4. Gentle abdominal palpation to ascertain any uterine
tenderness and auscultation to note the fetal heart rate
5. Inspection of the vulva to note the presence of any
• Admit, bed rest
• Hb, hct, type & screen
• No D/C, unless transport
• Deliver- @ 37/40
- Severe bleed
• Bed rest
• Hb, hct, type & screen
• Deliver if severe bleed
• NVD-low lying placenta
- > 60% success
• C/S-Grade 2-4
COMPLICATIONS OF PLACENTA PREVIA
• During pregnancy—
with varying degrees of
Death due to massive
hemorrhage during the
or postpartum period.
• During labor
• Early rupture of the
• Cord prolapse due to
abnormal attachment of
• Slow dilatation
• Intrapartum hemorrhage
• Increased incidence of
• Postpartum hemorrhage
Placenta previa is one of the inherent obstetric hazards
and in majority the cause is unknown.
Thus to minimize the risks, the following guidelines are
• — Adequate antenatal care to improve the health status
of women and correction of anemia.
• — Antenatal diagnosis of low lying placenta at 20
weeks with routine ultrasound needs repeat ultrasound
• — Examination at 34 weeks to confirm the
• — Significance of “warning hemorrhage” should not
• from the latin abruptio placentae - “rending
asunder of the placenta,”
• Is a form of antepartum haemorrhage occuring due
to premature separation of the normally implanted
• significant cause of perinatal mortality (15–20%)
and maternal mortality (2–5%).
a. Concealed: the blood is retained between the
membranes and the decidua(rare)
b. Revealed: the blood insinuates downwards
between the membranes and the decidua (
c. Mixed: some part of the blood collects inside
(concealed) and a part is expelled out (revealed)
• Unknown in the majority of cases
• there is an association with defective trophoblastic
invasion, as with pre-eclampsia and FGR.
• Other associations include direct abdominal trauma,
high parity, uterine over-distension, sudden
decompression of the uterus.
• initiated by hemorrhage into the decidua basalis
• expands to cause separation and compression of the
• depending upon the extent of pathology, there may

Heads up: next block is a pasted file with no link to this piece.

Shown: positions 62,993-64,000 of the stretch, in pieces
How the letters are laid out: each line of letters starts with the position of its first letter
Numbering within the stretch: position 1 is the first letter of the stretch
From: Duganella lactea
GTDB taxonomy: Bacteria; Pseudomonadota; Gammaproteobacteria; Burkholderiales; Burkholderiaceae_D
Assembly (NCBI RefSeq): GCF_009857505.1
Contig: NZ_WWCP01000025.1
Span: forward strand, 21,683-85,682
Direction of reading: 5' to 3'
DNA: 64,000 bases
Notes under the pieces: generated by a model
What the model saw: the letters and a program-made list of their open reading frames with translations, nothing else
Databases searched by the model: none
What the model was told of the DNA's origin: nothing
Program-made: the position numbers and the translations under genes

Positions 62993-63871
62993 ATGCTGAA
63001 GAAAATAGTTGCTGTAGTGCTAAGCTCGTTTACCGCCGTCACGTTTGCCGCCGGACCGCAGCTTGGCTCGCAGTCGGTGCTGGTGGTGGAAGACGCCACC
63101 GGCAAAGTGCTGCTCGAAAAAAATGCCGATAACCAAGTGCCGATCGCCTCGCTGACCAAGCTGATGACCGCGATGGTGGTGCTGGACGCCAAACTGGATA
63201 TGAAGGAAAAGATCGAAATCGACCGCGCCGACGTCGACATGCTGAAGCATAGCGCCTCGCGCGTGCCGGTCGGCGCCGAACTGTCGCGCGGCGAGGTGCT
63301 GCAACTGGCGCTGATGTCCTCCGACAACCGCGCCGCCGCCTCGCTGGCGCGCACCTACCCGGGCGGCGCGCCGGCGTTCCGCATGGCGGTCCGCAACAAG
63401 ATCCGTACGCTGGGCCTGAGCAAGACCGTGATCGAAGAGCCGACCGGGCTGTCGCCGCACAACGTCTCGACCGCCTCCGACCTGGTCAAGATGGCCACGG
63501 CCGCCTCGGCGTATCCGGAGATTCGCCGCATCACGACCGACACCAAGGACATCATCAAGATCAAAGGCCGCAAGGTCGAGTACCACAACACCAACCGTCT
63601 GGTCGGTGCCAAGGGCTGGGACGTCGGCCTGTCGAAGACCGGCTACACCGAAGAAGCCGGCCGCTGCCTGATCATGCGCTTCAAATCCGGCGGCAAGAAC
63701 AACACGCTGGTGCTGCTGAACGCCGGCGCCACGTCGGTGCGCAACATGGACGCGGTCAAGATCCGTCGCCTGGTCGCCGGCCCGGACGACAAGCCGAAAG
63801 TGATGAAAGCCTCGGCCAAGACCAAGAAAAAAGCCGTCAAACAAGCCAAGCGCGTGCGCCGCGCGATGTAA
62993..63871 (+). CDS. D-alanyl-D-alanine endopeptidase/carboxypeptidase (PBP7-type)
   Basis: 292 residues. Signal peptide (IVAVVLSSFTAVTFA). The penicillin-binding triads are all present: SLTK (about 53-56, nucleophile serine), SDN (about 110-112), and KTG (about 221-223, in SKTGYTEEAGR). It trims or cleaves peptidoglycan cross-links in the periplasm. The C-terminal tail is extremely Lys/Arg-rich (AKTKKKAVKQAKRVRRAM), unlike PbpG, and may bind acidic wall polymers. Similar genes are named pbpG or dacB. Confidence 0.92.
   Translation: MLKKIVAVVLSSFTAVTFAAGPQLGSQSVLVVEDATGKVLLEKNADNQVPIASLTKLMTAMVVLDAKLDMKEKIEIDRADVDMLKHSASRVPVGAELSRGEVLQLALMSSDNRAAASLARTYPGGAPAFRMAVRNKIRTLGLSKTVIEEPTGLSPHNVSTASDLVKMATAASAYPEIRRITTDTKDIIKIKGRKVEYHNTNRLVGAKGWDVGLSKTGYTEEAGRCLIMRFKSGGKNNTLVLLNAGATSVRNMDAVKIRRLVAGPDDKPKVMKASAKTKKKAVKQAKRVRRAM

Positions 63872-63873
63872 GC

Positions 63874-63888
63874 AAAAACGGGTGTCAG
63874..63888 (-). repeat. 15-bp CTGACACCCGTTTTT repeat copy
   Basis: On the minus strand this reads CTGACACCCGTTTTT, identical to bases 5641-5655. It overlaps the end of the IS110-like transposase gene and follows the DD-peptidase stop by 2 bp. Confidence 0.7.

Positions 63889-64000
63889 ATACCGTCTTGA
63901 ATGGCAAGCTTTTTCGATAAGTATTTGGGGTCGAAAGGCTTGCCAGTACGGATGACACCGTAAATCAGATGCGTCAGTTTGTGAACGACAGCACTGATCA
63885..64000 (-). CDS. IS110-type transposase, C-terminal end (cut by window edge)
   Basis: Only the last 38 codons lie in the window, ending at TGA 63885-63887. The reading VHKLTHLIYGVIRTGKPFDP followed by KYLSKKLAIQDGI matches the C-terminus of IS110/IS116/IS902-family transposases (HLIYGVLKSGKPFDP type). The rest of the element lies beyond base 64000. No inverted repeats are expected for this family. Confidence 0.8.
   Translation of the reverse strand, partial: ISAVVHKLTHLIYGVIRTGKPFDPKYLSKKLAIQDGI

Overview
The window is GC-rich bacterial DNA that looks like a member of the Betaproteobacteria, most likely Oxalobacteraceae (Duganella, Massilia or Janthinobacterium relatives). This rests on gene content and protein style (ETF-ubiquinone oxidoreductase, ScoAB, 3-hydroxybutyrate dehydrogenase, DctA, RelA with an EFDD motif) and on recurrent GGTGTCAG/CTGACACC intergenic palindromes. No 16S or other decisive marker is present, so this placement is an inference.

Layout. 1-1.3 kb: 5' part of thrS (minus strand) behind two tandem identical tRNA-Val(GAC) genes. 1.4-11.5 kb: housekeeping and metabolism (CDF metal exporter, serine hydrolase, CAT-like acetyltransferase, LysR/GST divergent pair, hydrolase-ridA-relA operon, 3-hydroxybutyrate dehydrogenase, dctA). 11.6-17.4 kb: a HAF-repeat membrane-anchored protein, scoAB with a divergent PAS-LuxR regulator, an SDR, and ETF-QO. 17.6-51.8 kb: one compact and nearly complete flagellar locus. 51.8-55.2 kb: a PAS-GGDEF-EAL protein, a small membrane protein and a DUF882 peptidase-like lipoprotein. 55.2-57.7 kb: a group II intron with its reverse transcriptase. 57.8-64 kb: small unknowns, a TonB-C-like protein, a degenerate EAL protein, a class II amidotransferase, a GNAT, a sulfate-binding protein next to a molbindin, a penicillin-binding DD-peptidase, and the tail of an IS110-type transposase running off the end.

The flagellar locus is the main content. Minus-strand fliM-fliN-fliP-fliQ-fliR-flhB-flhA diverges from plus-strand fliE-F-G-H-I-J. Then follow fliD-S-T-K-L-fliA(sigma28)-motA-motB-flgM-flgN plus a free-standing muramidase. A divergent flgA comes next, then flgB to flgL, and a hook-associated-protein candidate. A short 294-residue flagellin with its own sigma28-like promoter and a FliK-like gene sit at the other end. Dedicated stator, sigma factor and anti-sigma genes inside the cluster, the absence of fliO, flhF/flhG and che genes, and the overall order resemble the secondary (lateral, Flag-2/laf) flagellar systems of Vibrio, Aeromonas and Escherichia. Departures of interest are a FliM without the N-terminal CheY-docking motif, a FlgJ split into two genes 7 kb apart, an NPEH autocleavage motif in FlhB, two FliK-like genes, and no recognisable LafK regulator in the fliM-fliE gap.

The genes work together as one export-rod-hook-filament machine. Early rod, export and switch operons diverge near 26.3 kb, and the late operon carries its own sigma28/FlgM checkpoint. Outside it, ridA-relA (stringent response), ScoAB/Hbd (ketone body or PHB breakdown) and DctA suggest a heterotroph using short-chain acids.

be degeneration and necrosis of the decidua basalis
as well as the placenta adjacent to it.
• Most blood in the retroplacental hematoma in
a nontraumatic placental abruption is
• This is because hemorrhage is caused by
separation within the maternal decidua, and
placental villi are usually initially intact.
Clinical features and diagnosis
• Most women with a placental abruption have
sudden-onset abdominal pain, vaginal bleeding,
and uterine tenderness( usually tense=‘woody
• Bleeding may be concealed so its absence does
not preclude the diagnosis.
• Large abruptions may present with maternal
shock and/or collapse.
• Depending on the size and location of the
abruption, the fetus may be dead, in distress or
• Diagnosis is usually made on clinical grounds.
• Sonography has limited use because the
placenta and fresh clots may have similar
• negative findings with sonographic
examination do not exclude placental
• Hypovolemic shock
• Consumptive coagulopathy
• Fetal death
• Couvelaire uterus
Differs depending on gestational, maternal and fetal
• Call for help
• Talk to the patient
• Assess ABCs – manage accordingly
• Insert two large bore cannulae
• Blood grouping + xmatching
• DIC screen- CBC, bleeding and clotting time,d-
• Asssess fetal well being
• Placental localization
• Plasma expanders
• Blood transfusion/FFP/platelets
Placental abruption - mgt
Fetus viable, any gestation age: emergency c/s
• Fetal death confirmed on ultrasonography, no
continuing bleeding: do EUA to rule out
placenta previa. If no previa, do ARM,
augment labour, AIM for vaginal delivery
Placental abruption - mgt
Any gestation age, fetus dead, continuing severe
• Resuscitate pt, correct volume deficit Correct
anaemia, preferably with fresh blood products
• check for and correct coagulopathy,
• deliver by c/s if coagulopathy corrected or absent
Vaginal delivery is a much safer and preferred option
for delivery in case fetus is dead (not viable)
• Confirm fetal death by ultrasonography, not
(due to uterine spasm which may make fetal heart